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THOMAS v. U.S.
October 24, 2005.
KIEFFER DWAYNE THOMAS PETITIONER
UNITED STATES OF AMERICA RESPONDENT.
The opinion of the court was delivered by: GEORGE HOWARD Jr., District Judge
On September 23, 2005, the Court conducted a hearing on
petitioner's § 2255 motion. In particular, the hearing was on
petitioner's assertion that his counsel failed to file a notice
of appeal after being instructed to do so by petitioner. At the
hearing, petitioner, his counsel at the time Herb Wright, and
Special Agent Crutchfield testified.
An attorney's failure to file a notice of appeal after his or
her client instructs counsel to do so constitutes ineffective
assistance entitling a petitioner to § 2255 relief, without any
inquiry into prejudice or likely success on appeal being
necessary. Barger v. United States, 204 F. 3d 1180, 1182
(8th Cir. 2000). "[T]he desire to appeal must be manifest. A
bare assertion by the petitioner that [h]e made a request is not
by itself sufficient to support a grant of relief, if evidence
that the fact-finder finds to be more credible indicates the
contrary proposition." Id. (citations omitted).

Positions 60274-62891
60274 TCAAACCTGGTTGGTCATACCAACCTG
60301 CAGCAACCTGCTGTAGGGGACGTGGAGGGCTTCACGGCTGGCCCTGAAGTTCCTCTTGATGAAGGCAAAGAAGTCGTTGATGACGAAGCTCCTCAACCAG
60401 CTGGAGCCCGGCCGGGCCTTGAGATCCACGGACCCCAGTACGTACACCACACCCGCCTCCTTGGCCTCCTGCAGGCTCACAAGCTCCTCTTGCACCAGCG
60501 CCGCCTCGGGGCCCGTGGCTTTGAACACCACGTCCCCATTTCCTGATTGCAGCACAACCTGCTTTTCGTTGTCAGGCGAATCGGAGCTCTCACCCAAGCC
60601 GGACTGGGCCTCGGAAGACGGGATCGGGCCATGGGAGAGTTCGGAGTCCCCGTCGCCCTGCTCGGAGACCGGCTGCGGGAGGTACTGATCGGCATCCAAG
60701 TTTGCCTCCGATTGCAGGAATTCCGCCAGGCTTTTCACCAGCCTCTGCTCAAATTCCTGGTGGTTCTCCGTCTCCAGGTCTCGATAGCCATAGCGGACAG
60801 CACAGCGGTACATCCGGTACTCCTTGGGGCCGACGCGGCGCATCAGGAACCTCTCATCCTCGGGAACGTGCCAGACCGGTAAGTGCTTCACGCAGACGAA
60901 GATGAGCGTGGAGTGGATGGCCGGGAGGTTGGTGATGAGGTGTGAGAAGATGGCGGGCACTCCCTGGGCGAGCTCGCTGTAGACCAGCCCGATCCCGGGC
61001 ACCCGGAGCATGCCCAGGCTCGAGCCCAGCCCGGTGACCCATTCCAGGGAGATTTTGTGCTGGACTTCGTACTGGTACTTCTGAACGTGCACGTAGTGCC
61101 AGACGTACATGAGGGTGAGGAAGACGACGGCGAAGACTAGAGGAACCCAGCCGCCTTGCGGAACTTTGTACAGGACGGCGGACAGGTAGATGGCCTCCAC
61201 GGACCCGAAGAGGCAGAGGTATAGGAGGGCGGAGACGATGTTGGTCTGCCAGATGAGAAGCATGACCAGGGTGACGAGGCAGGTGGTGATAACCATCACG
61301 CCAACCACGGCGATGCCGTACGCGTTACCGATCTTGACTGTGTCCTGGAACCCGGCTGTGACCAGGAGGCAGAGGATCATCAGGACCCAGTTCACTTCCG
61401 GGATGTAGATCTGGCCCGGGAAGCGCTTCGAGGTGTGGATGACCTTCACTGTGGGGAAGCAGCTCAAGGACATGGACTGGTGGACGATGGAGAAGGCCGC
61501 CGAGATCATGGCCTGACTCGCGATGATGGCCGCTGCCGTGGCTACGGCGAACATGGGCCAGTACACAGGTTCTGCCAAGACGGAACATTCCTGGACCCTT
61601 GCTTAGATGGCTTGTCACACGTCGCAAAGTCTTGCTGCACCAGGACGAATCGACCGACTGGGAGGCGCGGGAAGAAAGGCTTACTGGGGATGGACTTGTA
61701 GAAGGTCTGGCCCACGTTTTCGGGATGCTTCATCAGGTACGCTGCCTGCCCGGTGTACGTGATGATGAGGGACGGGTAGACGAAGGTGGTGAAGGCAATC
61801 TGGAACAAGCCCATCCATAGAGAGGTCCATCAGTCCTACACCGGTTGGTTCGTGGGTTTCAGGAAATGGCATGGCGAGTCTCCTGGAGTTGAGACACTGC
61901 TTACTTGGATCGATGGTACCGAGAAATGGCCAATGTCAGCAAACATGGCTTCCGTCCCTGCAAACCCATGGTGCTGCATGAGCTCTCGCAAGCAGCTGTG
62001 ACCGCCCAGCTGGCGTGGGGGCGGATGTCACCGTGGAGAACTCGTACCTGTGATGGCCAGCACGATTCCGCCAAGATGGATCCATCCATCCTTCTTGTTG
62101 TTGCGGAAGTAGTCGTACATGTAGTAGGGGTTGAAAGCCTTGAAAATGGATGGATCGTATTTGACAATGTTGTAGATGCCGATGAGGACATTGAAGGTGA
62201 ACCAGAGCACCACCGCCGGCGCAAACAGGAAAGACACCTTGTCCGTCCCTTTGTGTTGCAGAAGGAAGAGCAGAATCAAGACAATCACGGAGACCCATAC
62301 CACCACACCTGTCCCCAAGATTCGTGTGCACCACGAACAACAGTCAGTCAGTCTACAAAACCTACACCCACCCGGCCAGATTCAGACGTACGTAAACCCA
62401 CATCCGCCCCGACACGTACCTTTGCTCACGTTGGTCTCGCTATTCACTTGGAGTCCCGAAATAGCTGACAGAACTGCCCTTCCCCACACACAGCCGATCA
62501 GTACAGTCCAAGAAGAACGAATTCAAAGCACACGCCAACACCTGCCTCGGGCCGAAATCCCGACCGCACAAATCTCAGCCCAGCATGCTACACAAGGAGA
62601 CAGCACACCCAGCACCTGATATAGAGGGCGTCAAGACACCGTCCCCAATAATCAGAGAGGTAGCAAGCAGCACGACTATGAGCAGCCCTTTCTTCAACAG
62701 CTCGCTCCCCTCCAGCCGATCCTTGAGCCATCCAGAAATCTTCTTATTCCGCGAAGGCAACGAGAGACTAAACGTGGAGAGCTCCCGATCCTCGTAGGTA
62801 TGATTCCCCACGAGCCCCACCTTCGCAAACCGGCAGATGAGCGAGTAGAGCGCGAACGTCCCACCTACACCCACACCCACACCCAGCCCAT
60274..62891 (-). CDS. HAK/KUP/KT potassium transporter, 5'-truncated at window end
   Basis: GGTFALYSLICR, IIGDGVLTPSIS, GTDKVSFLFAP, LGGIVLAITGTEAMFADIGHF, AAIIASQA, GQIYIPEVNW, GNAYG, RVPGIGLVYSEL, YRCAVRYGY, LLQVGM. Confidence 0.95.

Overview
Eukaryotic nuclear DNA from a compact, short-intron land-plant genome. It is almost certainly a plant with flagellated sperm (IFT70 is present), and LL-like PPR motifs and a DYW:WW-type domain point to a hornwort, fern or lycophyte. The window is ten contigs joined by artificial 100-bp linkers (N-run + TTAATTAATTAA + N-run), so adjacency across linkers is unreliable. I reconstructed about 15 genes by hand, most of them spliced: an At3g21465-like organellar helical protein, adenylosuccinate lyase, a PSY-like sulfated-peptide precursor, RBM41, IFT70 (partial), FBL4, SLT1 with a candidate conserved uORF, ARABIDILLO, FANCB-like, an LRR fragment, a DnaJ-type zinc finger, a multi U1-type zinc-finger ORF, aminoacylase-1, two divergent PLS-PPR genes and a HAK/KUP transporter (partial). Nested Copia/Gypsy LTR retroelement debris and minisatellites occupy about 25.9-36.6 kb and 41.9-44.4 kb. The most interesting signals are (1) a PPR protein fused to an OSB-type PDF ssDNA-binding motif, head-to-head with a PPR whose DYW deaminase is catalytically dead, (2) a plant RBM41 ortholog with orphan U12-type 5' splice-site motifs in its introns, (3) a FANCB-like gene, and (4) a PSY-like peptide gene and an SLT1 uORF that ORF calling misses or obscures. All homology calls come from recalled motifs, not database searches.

Petitioner stated that he instructed Wright to appeal in one
telephone conversation sometime soon after his sentencing on
December 17, 2003. He stated that he wanted to appeal the
imposition of a 188-month sentence based on prior convictions.
Petitioner stated that Wright informed him that there was no
ground for an appeal but that he would look into it. Wright testified that petitioner did not request that he appeal
the sentence. Wright stated the only telephone conversation he
recalled having with petitioner concerned cooperating with the
government to get a reduction in sentence. Wright stated that the
telephone conversation occurred a few weeks after sentencing.
Wright stated that in his years of practice as a defense attorney
he never failed to file a notice of appeal when instructed to do
so by a client.
Crutchfield testified that prior to sentencing he talked to
petitioner about cooperating.
Petitioner's versions conflicts with that of Wright. The Court,
however, finds that Wright's testimony is more credible. The
Court notes that Wright has been in practice for a number of
years, and that he is a district judge in Wrightsville. He
testified that he was aware of his obligation to file an appeal
and was familiar with the practice of filing an Anders brief on
appeal. The evidence supports the conclusion that the telephone
conversation focused on getting petitioner to cooperate with the
government in an effort to get a reduction in sentence. After
Wright told petitioner that there was no ground for appeal,
petitioner did not clearly instruct Wright that he wanted Wright
to pursue the appeal.
Accordingly, the Court denies the § 2255 motion to vacate, set
aside or correct sentence.
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